Locally (5 - 10mins drive) I have a near unlimited suppply of horse manure from a disabled riding center. The manure varies from fresh to about 5 years in age and is mixed with sawdust which I presume is bedding from the stables. Seeing that dad was home when I got up a few days ago I grabbed him headed to the stables. Once we got their I wandered round seeking permission from someone to use the manure but no one really seemed to care or know who was in charge so we just started shovelling it into sacks filling up the boot of our car. As we worked we discussed how ludicrous that such an enormous pile of manure (easily the size of a small house) sat lying round, and were both of the opinion that within a few years the pile would be gone, seized by gardeners kick started into action by rising food price. The two bootloads we got were quickly used up establishing my potatoe cages which I blogged about a few days ago, whilst I couldnt really be bothered going back for more I still lusted after the free organic matter.

On saturday at the community garden I got to talking as I worked with a few people and mentioned my score of free horse manure. The others were interested and I got a call last night from one of them asking whether I might be interested in getting some more. In return for helping with the shovelling I got one trailerload which I piled up the front and she got a load which she is using to establish some garden beds. I've read a bit online about horse manure and it looks fairly useful, its supposed to have heaps of weed seed in when fresh and the nutrient content isnt particularly dense. The sawdust will take some nitrogen from the soil and the manure will supply some so as with most manures thorough composting is probably the best way of dealing with things.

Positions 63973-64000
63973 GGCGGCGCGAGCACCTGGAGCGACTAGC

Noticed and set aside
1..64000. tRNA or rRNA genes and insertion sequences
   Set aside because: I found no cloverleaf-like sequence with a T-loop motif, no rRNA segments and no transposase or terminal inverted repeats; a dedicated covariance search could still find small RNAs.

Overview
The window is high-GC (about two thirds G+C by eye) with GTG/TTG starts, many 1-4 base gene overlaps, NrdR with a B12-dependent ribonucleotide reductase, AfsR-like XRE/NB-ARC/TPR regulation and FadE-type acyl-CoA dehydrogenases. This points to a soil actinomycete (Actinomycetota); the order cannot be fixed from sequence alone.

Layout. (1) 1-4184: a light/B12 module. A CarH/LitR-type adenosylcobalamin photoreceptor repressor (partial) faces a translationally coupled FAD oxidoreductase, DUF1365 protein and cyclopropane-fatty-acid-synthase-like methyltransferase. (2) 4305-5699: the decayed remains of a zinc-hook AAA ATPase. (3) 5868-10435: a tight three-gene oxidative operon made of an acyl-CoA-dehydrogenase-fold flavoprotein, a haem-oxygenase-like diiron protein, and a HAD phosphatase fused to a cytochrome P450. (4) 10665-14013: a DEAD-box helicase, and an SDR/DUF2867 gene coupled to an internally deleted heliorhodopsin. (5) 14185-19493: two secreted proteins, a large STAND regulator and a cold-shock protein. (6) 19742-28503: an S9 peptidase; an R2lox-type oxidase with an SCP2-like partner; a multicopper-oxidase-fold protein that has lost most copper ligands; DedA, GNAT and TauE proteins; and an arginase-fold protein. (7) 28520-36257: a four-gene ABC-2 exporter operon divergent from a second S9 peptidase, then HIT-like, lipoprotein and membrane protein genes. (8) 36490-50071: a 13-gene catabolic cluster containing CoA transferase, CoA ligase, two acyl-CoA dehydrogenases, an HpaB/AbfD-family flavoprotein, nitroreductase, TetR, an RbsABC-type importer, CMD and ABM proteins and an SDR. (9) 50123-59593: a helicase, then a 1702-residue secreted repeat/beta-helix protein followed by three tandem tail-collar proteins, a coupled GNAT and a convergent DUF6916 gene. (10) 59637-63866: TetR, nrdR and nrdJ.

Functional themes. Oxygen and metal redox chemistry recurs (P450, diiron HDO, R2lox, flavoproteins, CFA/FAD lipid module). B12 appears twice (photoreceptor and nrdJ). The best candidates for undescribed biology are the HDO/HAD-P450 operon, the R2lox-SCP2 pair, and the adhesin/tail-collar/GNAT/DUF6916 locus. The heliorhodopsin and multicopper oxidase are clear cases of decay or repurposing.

Im concerned about antibiotics and worming medications in any farm manure but the fact that the pile was full of worms and had abundant weed growth on top allayed some of my fears. Its not ideal to be constantly bringing organic matter onto the site but if it allows for higher crops and improves the fertility of the system then things should be ok. My compost should be beautiful in a few months time anyway :)

Monday, September 17, 2007

Pics of the garden

Its nice to be on holidays, I built another garden bed today up the front today, I think overall I have more than doubled the growing area over last year. The soil is also way better than last year so hopefully we will get a bumper crop. I think the biggest mistake I made last year was not watering enough, I was working 6 or 7 days a week and by the time I got home didnt feel like working in the garden. Hopefully this summer should be quiet and allow plenty of time for gardening and working on some other outdooor skills. I plan to host and informal primitive/permaculture skills week probably in january for friends which should be fun.

This is one of the more fucked up ex-battery hens having a walk through the strawberry bed.

The peach tree and fire pit :)

The main garden beds and hot house also the typical suburban street next to me. I have no doubts that in a food shortage my lush garden and chickens will not be safe for long.
Civilisation is driven by available energy

The Archdruid Report has a great report here dispelling the myth that the so callled progress of our civilisation is driven by innovation.

Innovation is a necessary condition for the growth and survival of industrial society, in other words, but not a sufficient condition. If energy resources aren’t available in sufficient quality and quantity, innovation can make a successful society but it won’t make or maintain an industrial one. It’s worth suggesting that the maximum possible level of economic development in a society is defined by the abundance and concentration of energy resources available to that society. It’s equally possible, though this is rather more speculative, that the maximum possible technological level of an intelligent species anywhere in the universe is defined by the abundance and concentration of energy resources on the planet where that species evolves.
Photo monatge of NZ US partnersbip forum

This is my first time I have tried to use windows movie maker, hope you enjoy.

if the embedding does not work it can be seen here